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spectacle
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Jane Eyre
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spectacle
Used In
Jane Eyre
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  • All this being nothing to me, my vacant attention soon found livelier attraction in the spectacle of a little hungry robin, which came and chirruped on the twigs of the leafless cherry-tree nailed against the wall near the casement.
  • Not a tear rose to Burns’ eye; and, while I paused from my sewing, because my fingers quivered at this spectacle with a sentiment of unavailing and impotent anger, not a feature of her pensive face altered its ordinary expression.
  • The moment Miss Scatcherd withdrew after afternoon school, I ran to Helen, tore it off, and thrust it into the fire: the fury of which she was incapable had been burning in my soul all day, and tears, hot and large, had continually been scalding my cheek; for the spectacle of her sad resignation gave me an intolerable pain at the heart.
  • This spectacle of another’s suffering and sacrifice rapt my thoughts from exclusive meditation on my own.
  • And yet the spectacle of desolation I had just left prepared me in a measure for a tale of misery.
  • It was a terrible spectacle: I witnessed it myself.
  • Here then I was in the third storey, fastened into one of its mystic cells; night around me; a pale and bloody spectacle under my eyes and hands; a murderess hardly separated from me by a single door: yes — that was appalling — the rest I could bear; but I shuddered at the thought of Grace Poole bursting out upon me.
  • The ordinary sitting-room and bedrooms I left much as they were: for I knew Diana and Mary would derive more pleasure from seeing again the old homely tables, and chairs, and beds, than from the spectacle of the smartest innovations.
  • That night, on going to bed, I forgot to prepare in imagination the Barmecide supper of hot roast potatoes, or white bread and new milk, with which I was wont to amuse my inward cravings: I feasted instead on the spectacle of ideal drawings, which I saw in the dark; all the work of my own hands: freely pencilled houses and trees, picturesque rocks and ruins, Cuyp-like groups of cattle, sweet paintings of butterflies hovering over unblown roses, of birds picking at ripe cherries, of…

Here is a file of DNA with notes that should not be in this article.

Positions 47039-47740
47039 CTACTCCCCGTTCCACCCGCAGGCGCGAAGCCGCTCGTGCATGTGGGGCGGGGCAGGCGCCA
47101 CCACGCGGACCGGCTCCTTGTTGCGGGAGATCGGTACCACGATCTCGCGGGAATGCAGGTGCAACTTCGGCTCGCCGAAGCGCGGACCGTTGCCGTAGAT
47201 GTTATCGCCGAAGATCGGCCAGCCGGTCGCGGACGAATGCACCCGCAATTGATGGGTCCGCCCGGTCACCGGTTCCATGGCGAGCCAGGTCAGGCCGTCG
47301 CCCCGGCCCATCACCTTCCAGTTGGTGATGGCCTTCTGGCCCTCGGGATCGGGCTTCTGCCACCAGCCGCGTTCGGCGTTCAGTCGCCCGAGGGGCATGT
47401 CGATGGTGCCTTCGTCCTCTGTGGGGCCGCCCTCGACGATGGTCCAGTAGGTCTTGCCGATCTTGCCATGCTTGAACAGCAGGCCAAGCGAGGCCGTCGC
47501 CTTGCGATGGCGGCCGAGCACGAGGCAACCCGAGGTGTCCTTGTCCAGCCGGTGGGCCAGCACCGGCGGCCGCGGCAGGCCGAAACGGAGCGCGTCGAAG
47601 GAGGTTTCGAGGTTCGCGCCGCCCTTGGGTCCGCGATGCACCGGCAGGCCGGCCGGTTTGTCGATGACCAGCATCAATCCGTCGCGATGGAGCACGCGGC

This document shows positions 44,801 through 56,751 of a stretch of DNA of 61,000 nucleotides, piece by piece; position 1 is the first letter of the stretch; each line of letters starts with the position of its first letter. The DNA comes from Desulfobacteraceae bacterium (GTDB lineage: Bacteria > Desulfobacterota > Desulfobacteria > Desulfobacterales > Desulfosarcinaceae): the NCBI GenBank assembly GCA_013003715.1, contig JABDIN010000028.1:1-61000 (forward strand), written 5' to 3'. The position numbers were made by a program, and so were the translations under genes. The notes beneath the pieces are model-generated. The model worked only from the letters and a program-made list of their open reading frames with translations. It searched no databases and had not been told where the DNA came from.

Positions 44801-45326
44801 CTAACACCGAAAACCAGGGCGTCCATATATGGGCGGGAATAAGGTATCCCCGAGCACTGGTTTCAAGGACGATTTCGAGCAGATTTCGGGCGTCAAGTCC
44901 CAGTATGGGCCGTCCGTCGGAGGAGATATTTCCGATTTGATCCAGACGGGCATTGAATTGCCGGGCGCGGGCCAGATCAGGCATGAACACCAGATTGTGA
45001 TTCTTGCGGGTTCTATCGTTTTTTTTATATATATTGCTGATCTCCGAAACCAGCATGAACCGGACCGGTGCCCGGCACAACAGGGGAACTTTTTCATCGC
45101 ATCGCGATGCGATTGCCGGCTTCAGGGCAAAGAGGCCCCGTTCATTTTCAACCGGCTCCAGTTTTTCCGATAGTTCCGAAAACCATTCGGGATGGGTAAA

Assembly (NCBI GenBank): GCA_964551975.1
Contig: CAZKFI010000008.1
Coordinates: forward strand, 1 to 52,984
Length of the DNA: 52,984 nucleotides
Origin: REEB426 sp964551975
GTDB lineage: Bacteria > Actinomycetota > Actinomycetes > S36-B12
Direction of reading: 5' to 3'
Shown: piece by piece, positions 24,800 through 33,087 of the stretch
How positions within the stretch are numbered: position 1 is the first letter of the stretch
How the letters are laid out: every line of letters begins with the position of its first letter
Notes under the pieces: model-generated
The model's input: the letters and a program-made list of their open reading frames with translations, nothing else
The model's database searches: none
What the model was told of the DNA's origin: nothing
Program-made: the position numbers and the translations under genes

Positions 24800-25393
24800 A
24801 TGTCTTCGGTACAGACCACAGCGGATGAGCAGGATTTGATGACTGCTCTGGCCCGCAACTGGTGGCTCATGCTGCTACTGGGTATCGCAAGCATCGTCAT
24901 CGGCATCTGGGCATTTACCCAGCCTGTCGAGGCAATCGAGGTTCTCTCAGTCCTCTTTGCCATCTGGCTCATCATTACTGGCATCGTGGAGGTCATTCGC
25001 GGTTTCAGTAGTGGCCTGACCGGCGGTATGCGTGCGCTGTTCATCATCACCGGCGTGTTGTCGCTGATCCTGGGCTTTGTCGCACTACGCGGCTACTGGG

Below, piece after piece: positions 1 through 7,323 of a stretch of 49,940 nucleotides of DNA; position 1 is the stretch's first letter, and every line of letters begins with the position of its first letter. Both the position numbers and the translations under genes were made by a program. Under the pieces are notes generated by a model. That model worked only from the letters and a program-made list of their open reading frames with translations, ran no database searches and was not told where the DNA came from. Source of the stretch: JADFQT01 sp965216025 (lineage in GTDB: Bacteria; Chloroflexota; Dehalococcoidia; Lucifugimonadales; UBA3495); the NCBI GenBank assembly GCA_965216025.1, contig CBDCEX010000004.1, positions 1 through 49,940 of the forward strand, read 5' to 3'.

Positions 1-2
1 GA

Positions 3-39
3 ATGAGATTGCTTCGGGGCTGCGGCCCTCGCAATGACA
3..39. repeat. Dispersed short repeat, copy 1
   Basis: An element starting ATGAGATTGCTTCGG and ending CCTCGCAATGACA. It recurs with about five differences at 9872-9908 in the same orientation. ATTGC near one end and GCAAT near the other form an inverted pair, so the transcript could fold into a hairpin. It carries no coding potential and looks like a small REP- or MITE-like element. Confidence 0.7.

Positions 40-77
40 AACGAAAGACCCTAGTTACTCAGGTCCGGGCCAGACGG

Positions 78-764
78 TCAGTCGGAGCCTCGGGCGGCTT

• …party played, what word they chose, how they acquitted themselves, I no longer remember; but I still see the consultation which followed each scene: I see Mr. Rochester turn to Miss Ingram, and Miss Ingram to him; I see her incline her head towards him, till the jetty curls almost touch his shoulder and wave against his cheek; I hear their mutual whisperings; I recall their interchanged glances; and something even of the feeling roused by the spectacle returns in memory at this moment.
  • …affection seemed to surround us with a ring of golden peace, I uttered a silent prayer that we might not be parted far or soon; but when, as we thus sat, Mr. Rochester entered, unannounced, and looking at us, seemed to take pleasure in the spectacle of a group so amicable — when he said he supposed the old lady was all right now that she had got her adopted daughter back again, and added that he saw Adele was "prete e croquer sa petite maman Anglaise" — I half ventured to hope that he…

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    Show samples from other sources
  • Marcus and his brother will enjoy such a spectacle.
    Sabaa Tahir  --  An Ember in the Ashes
  • But instead of listening to him I would have you day by day fix your eyes upon the greatness of Athens, until you become filled with the love of her; and when you are impressed by the spectacle of her glory, reflect that this empire has been acquired by men who knew their duty and had the courage to do it, who in the hour of conflict had the fear of dishonor always present to them, and who, if ever they failed in an enterprise, would not allow their virtues to be lost to their country,…
    Thucydides  --  Pericles’s Funeral Oration

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